Nicky Ovitt :
I having been contemplating some “re-visits” for a while – I love the idea of following someone’s career development in real life – to see how their work is progressing, what new ideas they have, to see how they’ve grown in their business, and to see where they’re headed next.
So I am absolutely thrilled to be able to re-introduce Nicky Ovitt to you! A bit over a year ago, I featured Nicky’s sweet surface designs here, where she talked about her process of combining hand-drawn inks with digital, about her aim to keep a sense of freshness and naivety in her designs, and her desire to develop fabrics for the home-sewing market.
Look at how stunning her new work is!! Layers upon layers, gorgeous rich colours, and homey textures. It’s her new collection available through the Seattle-based Clothworks, called Homestead.
She originally conceived the collection for The Printed Bolt’s international fabric design competition, Repeat(ed). She describes her concept as “paying tribute to the adventurous women who were early American homesteaders, gold rush hopefuls, diligent farmers of the Dust Bowl and survivors of the Great Depression. Ingenuity and hard work were the hallmarks of these great women and it was said that ‘virtue was their guide.’ ”
The designs feature many of the tools used in a frontier woman’s workday – handmade basketry, laundry tubs, and darning mix with snippets of kitchen wallpaper and iron trivets. She skilfully reinterprets these through a contemporary aesthetic, but still manages to maintain a retro feel through the use of colour and texture (you can read more about Nicky’s process here).
Nicky is justifiably proud of the new collection and contacted me to show it off. I took the opportunity to ask her a few questions, and find out what it means to get a big licencing agreement.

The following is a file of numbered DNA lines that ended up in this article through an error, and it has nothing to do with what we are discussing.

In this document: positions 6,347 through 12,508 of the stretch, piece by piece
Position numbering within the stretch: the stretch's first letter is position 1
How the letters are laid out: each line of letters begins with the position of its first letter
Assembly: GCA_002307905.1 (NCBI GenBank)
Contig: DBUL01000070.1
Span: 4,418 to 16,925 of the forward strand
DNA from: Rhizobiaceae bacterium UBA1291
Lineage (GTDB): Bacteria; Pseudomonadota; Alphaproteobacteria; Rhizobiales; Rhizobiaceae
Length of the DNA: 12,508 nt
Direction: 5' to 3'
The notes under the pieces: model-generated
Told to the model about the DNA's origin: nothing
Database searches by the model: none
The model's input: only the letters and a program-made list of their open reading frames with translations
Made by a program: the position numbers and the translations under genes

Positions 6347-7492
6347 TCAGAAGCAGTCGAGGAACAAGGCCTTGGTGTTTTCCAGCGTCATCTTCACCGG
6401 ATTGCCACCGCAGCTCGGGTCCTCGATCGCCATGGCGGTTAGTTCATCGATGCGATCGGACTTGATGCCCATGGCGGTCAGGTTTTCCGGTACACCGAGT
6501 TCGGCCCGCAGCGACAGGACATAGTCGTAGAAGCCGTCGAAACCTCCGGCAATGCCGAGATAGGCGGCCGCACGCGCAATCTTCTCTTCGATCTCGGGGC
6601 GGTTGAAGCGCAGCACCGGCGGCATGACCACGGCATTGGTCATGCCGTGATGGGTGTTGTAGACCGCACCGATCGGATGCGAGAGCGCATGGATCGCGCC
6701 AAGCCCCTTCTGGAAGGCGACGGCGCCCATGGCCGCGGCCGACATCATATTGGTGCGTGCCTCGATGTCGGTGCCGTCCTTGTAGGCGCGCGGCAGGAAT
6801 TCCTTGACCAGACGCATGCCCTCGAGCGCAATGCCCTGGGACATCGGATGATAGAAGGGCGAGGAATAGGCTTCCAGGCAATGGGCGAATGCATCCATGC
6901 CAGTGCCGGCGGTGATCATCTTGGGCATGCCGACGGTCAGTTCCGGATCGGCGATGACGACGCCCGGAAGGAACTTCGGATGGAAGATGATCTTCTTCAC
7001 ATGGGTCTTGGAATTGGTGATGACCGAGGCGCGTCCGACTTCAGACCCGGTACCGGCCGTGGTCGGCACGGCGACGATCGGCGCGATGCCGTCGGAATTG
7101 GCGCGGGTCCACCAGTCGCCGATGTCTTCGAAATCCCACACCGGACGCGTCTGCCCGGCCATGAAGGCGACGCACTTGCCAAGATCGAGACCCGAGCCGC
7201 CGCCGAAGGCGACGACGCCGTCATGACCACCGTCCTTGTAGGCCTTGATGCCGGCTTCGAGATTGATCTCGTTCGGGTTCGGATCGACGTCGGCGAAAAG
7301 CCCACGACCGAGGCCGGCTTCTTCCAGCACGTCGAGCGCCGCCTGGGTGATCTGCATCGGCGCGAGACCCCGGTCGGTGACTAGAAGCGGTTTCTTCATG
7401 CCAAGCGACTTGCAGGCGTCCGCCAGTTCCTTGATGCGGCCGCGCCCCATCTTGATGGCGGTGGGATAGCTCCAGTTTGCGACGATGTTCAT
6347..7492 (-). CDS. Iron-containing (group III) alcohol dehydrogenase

Your new work is so much more confident – what do you think has been the gamechanger for you?Is there a specific thing that has pushed you or made you feel more comfortable with your work, or do you think it is just a natural progression that comes with sticking to what you love because it’s your passion?
“Thank you! Honestly, I think just more time was what I needed. I had not been illustrating regularly in a style I wanted to develop for a number of years. I think focusing on subject matter that I really liked and drawing out or lettering stuff in my head that was not necessarily for a paying gig was helpful. I had to work it through and it got out of my nagging head. Recently, I’ve been very fortunate too in finding more local clients that get and appreciate what I’ve been doing.”
Having a licencing agreement with a substantial company like Clothworks is a great thing. For people who are new to surface design, how did you get the licencing arrangement, and how does the licencing arrangement work?
“I’ve kept a running list of my favorite US fabric manufacturers since beginning my surface design adventure. I was not sure I was ready but I’m finding out I might never think I’m fully ready. So, I researched each company’s submission guidelines, studied their current designers and range of styles, and put my best introduction letter together, with a few jpgs of collections I thought were my strongest. I was doing all this exactly one year ago this month and at that point I already felt like I was 6 months to a year behind what I had wanted to do. But I’m glad I waited. My website was revamped by then, I had a stronger idea of what I wanted to say and my work looked more cohesive.
“Clothworks was one of the companies I thought seemed really good since they are on the West coast and someday it might be easy to visit, they are very established in the quilt fabric arena and they are a family owned company. I wrote back and forth with owner, Candice Hoffman for a bit and then she offered a contract! Because it’s my first licensing deal I hired a lawyer to help me with the negotiation and understanding of what I was doing but my research shows there is a basic standard to most contracts with designers like me. I signed an agreement with Clothworks stating that they are granted license to my chosen designs on textiles for the described life of that collection. I get a set royalty fee for every yard sold.”
Do you have any specific goals on the horizon at the moment (long OR short-term)? If so, what are they and why are they important to you?
“I’ve decided that although I have a dream list, I don’t attach certain companies to the outcome. It might surprise me what comes along or what company takes interest.
You can find out more about Nicky on her own website, NickyOvitt.com